Training Classifiers

Example usage with the movie_reviews corpus can be found in Training Binary Text Classifiers with NLTK Trainer.

Train a binary NaiveBayes classifier on the movie_reviews corpus, using paragraphs as the training instances:
python movie_reviews --instances paras --classifier NaiveBayes
Include bigrams as features:
python movie_reviews --instances paras --classifier NaiveBayes --ngrams 1 --ngrams 2
Minimum score threshold:
python movie_reviews --instances paras --classifier NaiveBayes --ngrams 1 --ngrams 2 --min_score 3
Maximum number of features:
python movie_reviews --instances paras --classifier NaiveBayes --ngrams 1 --ngrams 2 --max_feats 1000
Use the default Maxent algorithm:
python movie_reviews --instances paras --classifier Maxent
Use the MEGAM Maxent algorithm:
python movie_reviews --instances paras --classifier MEGAM
Train on files instead of paragraphs:
python movie_reviews --instances files --classifier MEGAM
Train on sentences:
python movie_reviews --instances sents --classifier MEGAM
Evaluate the classifier by training on 3/4 of the paragraphs and testing against the remaing 1/4, without pickling:
python movie_reviews --instances paras --classifier NaiveBayes --fraction 0.75 --no-pickle

The following classifiers are available:

If you also have scikit-learn then the following classifiers will also be available, with sklearn specific training options. If there is a sklearn classifier or training option you want that is not present, please submit an issue.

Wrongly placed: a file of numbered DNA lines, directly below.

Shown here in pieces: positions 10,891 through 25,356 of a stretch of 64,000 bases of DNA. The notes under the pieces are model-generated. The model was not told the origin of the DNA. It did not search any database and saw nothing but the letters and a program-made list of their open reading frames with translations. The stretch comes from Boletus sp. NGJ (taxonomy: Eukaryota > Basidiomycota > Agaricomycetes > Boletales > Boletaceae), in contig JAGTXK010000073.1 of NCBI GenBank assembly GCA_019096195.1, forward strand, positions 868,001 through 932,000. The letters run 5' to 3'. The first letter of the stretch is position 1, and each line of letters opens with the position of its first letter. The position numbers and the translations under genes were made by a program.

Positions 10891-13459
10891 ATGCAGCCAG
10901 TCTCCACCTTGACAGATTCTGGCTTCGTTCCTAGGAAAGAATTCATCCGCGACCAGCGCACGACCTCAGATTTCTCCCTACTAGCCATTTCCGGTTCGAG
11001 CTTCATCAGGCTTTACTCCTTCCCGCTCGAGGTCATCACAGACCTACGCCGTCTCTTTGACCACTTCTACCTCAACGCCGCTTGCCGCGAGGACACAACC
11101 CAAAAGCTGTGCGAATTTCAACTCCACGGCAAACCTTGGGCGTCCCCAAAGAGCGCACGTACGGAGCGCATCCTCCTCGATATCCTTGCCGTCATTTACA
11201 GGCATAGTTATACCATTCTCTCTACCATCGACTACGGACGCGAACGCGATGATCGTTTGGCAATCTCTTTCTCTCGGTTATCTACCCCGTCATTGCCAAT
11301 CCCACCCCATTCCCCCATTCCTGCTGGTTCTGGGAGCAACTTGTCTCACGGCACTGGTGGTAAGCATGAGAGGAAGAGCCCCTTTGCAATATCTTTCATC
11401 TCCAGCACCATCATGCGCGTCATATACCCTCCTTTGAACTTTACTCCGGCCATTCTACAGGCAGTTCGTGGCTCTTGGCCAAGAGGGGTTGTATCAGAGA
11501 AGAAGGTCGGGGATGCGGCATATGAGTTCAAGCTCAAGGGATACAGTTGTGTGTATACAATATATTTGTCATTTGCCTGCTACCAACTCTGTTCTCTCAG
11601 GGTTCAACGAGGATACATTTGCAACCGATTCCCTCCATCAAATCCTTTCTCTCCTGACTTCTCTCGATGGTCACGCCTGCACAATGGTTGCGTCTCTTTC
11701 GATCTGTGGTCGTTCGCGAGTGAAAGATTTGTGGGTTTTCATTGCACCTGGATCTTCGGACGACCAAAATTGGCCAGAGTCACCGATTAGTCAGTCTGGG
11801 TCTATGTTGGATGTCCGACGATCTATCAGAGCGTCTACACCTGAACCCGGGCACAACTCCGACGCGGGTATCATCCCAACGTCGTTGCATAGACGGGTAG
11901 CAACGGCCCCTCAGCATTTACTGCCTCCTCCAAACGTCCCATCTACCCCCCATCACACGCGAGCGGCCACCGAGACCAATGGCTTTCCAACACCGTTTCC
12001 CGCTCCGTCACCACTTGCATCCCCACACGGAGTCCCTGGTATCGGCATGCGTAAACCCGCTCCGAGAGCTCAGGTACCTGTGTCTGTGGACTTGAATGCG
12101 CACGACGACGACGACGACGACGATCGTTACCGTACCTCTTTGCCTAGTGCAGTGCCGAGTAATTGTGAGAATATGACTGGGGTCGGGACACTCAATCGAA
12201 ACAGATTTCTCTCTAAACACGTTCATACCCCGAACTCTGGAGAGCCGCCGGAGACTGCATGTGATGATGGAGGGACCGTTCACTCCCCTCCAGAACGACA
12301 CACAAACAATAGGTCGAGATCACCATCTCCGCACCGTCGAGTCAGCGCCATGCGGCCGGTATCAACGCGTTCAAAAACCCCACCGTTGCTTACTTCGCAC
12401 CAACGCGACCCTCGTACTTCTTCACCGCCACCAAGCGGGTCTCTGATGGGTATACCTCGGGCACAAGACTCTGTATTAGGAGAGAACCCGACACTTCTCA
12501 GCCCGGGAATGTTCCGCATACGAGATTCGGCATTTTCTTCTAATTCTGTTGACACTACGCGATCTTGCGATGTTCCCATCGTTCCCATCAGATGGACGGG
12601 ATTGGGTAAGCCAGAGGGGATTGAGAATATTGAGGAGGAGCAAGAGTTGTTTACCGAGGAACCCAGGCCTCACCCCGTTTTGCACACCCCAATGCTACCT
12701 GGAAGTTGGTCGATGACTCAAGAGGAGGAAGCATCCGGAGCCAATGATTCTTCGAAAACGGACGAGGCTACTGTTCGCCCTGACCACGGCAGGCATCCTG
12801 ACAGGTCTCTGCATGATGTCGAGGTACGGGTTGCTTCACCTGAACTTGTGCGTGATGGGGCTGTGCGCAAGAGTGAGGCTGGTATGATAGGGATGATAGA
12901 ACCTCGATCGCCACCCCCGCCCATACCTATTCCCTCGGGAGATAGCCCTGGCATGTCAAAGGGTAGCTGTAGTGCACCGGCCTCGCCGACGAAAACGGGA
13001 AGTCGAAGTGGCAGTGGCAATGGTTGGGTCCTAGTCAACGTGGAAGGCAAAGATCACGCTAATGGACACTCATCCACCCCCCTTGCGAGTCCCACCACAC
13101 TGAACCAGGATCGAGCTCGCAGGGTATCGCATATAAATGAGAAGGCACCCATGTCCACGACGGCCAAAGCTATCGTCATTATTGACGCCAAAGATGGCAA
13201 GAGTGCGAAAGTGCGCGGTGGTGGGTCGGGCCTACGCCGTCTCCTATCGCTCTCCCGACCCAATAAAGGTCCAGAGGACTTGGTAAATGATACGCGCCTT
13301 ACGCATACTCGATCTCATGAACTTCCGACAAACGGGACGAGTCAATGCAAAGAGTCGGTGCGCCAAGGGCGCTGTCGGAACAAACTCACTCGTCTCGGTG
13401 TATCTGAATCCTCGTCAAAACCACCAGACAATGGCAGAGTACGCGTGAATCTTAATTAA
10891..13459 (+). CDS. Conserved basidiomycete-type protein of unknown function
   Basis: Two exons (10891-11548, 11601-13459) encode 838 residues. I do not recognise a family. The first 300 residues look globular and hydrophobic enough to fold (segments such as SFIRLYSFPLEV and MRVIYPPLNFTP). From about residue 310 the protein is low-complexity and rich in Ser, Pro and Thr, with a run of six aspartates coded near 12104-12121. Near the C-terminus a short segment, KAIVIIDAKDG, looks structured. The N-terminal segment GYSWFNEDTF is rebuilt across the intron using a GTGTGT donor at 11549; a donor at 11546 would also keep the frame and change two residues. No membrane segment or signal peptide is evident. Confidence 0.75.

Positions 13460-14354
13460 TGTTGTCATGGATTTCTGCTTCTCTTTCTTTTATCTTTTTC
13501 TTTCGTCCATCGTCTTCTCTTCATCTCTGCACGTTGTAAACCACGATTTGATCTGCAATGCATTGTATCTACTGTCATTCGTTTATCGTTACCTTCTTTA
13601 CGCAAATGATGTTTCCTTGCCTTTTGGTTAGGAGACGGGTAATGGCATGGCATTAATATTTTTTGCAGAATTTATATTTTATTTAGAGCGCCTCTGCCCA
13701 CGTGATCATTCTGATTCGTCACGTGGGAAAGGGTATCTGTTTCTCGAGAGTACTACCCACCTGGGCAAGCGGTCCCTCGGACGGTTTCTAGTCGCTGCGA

For example, here’s how to use the sklearn.LinearSVC classifier with the movie_reviews corpus:
python movie_reviews --classifier sklearn.LinearSVC
For a complete list of usage options:
python --help

There are also many usage examples shown in Chapter 7 of Python 3 Text Processing with NLTK 3 Cookbook.

Using a Trained Classifier

You can use a trained classifier by loading the pickle file using
>>> import
>>> classifier ="classifiers/NAME_OF_CLASSIFIER.pickle")
Or if your classifier pickle file is not in a nltk_data subdirectory, you can load it with pickle.load:
>>> import pickle
>>> classifier = pickle.load(open("/path/to/NAME_OF_CLASSIFIER.pickle"))

Either method will return an object that supports the ClassifierI interface.

Once you have a classifier object, you can use it to classify word features with the classifier.classify(feats) method, which returns a label:
>>> words = ['some', 'words', 'in', 'a', 'sentence']
>>> feats = dict([(word, True) for word in words])
>>> classifier.classify(feats)
If you used the --ngrams option with values greater than 1, you should include these ngrams in the dictionary using nltk.util.ngrams(words, n):
>>> from nltk.util import ngrams
>>> words = ['some', 'words', 'in', 'a', 'sentence']
>>> feats = dict([(word, True) for word in words + ngrams(words, n)])
>>> classifier.classify(feats)

The list of words you use for creating the feature dictionary should be created by tokenizing the appropriate text instances: sentences, paragraphs, or files depending on the --instances option.

Most of the sentiment classifiers used by were trained with